iuRon was the first to find one of these local ginger plants, and I wrote about them here.
I didn't realise at that time quite what a very strange plant this is.
If you look closely, you'll see a nascent bud to the left, a bud with about six yellow and red flowers open in the middle, and, to the right, what is presumably the next stage, a sort of mini-pineapple with the petals withered, and pink fruit developing.
Now, we haven't been watching these plants closely enough. (I've transplanted a few to my garden, where we can keep a eye on them).
Suddenly, at the next stage, they produce fruit, about 3 metres up, on long stems.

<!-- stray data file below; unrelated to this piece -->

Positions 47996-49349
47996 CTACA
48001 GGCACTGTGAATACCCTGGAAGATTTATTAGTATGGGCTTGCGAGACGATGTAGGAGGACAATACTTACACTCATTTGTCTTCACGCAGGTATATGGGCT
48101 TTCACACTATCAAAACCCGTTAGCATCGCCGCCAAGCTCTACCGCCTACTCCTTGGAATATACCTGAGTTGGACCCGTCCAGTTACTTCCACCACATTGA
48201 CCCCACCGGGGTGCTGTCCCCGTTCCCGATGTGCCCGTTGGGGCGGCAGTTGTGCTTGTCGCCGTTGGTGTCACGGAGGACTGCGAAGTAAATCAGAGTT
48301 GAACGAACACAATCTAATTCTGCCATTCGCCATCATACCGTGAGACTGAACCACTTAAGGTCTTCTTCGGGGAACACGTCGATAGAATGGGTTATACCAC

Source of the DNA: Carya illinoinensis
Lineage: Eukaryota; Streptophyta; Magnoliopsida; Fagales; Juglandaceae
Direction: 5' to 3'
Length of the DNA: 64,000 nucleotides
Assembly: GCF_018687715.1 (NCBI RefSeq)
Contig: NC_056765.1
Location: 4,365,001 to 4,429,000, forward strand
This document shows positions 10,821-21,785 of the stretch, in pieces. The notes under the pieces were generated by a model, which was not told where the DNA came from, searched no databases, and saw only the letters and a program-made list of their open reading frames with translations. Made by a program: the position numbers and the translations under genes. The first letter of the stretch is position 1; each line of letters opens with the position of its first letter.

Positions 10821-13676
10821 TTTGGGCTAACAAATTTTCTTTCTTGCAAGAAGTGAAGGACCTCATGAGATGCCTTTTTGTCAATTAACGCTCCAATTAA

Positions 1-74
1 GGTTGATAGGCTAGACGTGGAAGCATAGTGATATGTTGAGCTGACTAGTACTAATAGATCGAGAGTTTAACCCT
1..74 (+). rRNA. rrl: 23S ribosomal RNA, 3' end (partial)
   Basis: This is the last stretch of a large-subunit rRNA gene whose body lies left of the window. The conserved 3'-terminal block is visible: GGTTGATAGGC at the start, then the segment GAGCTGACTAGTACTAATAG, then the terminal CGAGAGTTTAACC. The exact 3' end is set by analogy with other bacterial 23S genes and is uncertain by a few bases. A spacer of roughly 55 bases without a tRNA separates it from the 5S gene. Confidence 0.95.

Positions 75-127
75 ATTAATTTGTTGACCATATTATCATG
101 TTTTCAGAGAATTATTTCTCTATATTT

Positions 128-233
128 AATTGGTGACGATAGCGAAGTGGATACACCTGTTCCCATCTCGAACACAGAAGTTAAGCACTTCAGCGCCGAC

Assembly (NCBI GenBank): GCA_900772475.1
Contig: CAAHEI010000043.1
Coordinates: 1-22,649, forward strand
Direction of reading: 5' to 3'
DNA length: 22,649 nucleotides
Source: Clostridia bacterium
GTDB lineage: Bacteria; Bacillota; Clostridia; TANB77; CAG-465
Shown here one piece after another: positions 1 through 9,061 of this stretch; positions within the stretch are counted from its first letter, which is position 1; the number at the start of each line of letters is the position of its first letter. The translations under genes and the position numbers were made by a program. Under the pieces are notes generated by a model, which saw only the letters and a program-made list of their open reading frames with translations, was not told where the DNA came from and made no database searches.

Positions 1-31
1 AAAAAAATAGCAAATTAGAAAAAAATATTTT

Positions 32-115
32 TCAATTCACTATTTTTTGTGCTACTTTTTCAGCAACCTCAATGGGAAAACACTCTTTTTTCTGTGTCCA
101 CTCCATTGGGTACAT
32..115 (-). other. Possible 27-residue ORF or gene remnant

What's going on? How, exactly, does that mini-pineapple transform itself into a ten-foot fruit-bearer?
The only answer is to camp out next to one of the mini-pineapples, and photograph it, every hour, through the night.
Ron - get your sleeping-mat ready!
Update: 24/8/08. I was completely wrong on all of this. The small pineapple does NOT suddenly transform into fruit 10 feet above it, Instead, it's a different, but related plant that happened to grow in the same place, called Alpinia haenki (or macassarensis), which is even more rare.